The Toronto Blue Jays will carry two players who could serve as super-utility types in the 2013 season, but between Maicer Izturis and Emilio Bonifacio, only one will have regular possession of the team’s vacant second base job.
According to manager John Gibbons, who spoke at the team’s State of the Franchise meeting earlier today, it’s Izturis who will have an inside track – though the final decision will ultimately come in Spring Training.
That goes in line with what GM Alex Anthopoulos said earlier in the off-season, who also stated that he prefers to go with the former Los Angeles Angels infielder instead of the Miami Marlins acquisition. Though both share the same kind of versatility that could make them very useful to the Blue Jays in 2013, the team may be leaning towards Izturis because he makes fewer outs on the field. He doesn’t strike out as much as Bonifacio does, and is more of a contact hitter who doesn’t hit an overwhelming amount of ground balls.
Bonifacio has what could be described as game-changing speed, but after watching Kelly Johnson tie a team record in strikeouts last season, the team may be looking to move towards having some low-strikeout types that can put the ball in play, and Bonifacio’s 20% career strikeout rate might hinder him in gaining a starting job in that program.
That said, it would be in the Blue Jays’ benefit to get the speedy utility man into regular at bats, and the team did not give any indication that either Izturis or Bonifacio would serve primarily off the bench if the other wins a regular gig.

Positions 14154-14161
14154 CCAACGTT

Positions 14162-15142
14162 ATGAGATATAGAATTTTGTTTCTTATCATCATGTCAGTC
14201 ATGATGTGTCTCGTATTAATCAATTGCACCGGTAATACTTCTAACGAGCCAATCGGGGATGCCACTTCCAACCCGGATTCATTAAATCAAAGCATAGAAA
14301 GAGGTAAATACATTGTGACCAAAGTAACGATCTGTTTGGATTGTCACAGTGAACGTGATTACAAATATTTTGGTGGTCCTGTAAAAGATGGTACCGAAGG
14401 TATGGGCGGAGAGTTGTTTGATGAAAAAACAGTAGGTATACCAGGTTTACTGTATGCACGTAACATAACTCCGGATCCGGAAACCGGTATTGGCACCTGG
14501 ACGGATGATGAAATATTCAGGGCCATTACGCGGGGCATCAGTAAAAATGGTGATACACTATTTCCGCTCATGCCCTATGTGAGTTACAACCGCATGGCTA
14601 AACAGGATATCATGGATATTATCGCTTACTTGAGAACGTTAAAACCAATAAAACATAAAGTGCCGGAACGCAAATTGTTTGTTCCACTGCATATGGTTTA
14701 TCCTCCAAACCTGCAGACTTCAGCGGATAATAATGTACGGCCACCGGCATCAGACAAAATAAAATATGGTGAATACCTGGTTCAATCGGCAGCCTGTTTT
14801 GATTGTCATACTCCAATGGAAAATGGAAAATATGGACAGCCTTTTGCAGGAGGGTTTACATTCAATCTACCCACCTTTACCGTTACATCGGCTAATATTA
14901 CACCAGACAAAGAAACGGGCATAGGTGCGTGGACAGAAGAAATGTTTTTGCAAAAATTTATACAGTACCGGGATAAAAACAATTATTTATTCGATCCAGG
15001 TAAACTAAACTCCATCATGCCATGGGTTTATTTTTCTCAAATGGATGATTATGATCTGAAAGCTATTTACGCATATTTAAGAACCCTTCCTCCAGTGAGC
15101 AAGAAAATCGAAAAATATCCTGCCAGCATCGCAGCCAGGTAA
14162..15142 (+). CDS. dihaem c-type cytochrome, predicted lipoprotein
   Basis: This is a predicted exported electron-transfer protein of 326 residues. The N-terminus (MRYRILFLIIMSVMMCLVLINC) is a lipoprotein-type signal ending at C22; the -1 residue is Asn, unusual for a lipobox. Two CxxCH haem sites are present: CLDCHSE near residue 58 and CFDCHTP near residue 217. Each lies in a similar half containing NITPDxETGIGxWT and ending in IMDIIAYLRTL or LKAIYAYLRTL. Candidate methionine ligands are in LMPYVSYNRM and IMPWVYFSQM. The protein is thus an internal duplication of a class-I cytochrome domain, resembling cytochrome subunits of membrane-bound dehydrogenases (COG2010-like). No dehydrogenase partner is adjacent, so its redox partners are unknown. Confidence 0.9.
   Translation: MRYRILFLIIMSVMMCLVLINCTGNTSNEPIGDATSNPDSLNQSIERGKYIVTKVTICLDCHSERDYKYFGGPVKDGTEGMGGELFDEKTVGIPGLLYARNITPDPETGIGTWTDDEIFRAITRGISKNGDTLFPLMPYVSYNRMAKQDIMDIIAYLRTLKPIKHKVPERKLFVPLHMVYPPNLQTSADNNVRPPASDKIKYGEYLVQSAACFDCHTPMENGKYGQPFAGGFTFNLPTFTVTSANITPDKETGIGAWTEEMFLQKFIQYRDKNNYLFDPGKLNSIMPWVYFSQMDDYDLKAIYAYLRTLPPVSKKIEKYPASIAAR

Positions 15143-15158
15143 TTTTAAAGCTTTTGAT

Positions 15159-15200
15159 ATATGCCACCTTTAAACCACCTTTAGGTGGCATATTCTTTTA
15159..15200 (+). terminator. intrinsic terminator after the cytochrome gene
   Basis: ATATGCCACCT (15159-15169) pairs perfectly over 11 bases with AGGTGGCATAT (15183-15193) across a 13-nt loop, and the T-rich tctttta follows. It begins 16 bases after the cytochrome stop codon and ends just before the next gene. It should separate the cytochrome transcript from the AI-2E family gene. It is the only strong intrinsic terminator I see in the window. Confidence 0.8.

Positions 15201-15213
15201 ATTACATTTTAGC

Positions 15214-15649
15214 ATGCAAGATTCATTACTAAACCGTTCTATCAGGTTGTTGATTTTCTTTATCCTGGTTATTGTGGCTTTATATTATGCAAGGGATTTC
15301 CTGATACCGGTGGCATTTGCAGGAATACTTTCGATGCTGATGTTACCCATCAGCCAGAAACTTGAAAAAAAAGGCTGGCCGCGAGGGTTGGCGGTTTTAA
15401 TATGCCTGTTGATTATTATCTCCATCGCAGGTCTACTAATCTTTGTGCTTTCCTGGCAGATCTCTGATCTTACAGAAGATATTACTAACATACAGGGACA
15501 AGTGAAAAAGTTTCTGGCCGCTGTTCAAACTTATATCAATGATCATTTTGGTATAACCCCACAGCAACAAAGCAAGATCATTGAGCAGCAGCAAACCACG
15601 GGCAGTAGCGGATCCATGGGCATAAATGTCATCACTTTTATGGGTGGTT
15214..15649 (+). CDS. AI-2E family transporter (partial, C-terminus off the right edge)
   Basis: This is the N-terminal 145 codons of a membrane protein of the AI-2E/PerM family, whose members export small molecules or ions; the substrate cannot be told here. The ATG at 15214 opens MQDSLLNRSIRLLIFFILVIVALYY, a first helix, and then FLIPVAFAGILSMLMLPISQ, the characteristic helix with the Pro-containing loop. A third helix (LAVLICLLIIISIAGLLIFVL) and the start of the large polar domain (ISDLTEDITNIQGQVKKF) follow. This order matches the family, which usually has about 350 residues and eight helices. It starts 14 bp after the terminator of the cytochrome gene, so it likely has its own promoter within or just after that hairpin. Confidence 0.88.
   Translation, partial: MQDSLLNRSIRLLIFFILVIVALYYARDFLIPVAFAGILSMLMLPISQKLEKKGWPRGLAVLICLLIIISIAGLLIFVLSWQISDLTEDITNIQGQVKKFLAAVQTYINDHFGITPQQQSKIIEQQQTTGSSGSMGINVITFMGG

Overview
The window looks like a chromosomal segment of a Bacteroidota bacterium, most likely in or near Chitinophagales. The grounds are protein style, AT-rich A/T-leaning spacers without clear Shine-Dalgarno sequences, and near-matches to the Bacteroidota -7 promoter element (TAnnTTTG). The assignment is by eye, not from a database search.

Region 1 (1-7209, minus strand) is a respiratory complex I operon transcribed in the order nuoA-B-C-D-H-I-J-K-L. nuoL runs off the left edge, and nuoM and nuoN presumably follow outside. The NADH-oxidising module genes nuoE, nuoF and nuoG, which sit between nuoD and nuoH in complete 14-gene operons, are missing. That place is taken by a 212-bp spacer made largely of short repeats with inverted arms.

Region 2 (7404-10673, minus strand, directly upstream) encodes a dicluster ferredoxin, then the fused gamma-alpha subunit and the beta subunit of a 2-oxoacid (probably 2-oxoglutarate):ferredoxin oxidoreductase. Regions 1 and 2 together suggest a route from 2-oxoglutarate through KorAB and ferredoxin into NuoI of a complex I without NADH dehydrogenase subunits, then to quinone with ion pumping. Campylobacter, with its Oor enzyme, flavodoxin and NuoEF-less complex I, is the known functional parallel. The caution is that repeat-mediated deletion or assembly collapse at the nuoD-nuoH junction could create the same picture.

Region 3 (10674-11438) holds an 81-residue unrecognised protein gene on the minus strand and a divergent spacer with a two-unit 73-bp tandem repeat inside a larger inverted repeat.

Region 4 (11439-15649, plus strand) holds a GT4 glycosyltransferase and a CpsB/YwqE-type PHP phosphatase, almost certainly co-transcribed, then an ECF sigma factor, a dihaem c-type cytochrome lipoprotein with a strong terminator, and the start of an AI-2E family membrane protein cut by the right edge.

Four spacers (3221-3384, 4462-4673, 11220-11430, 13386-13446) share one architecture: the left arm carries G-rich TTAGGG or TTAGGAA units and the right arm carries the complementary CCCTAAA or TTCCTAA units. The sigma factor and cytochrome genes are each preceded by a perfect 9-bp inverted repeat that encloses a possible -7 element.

It sounds like something of a time share arrangement may be coming for both switch-hitters, with Bonifacio potentially getting into the mix in the outfield should Colby Rasmus continue to struggle at the plate, particularly against lefties.
That scenario would see Melky Cabrera slot in an center field against lefties, allowing either Bonifacio to play left field. Of course, it’s also something that could come into play if Jose Bautista wants to take a breather from right field duties at any point, and the team could shift Edwin Encarnacion to first, while keeping Adam Lind on the bench.
As is the case with the types of players that Izturis and Bonifacio are, the permutations by which they could earn at-bats on this lineup are numerous, and it will be interesting to see how Gibbons configures his lineup in to get both players their share of playing time.
It’s not always going to be simple, but that’s exactly the reason for their value to the Blue Jays.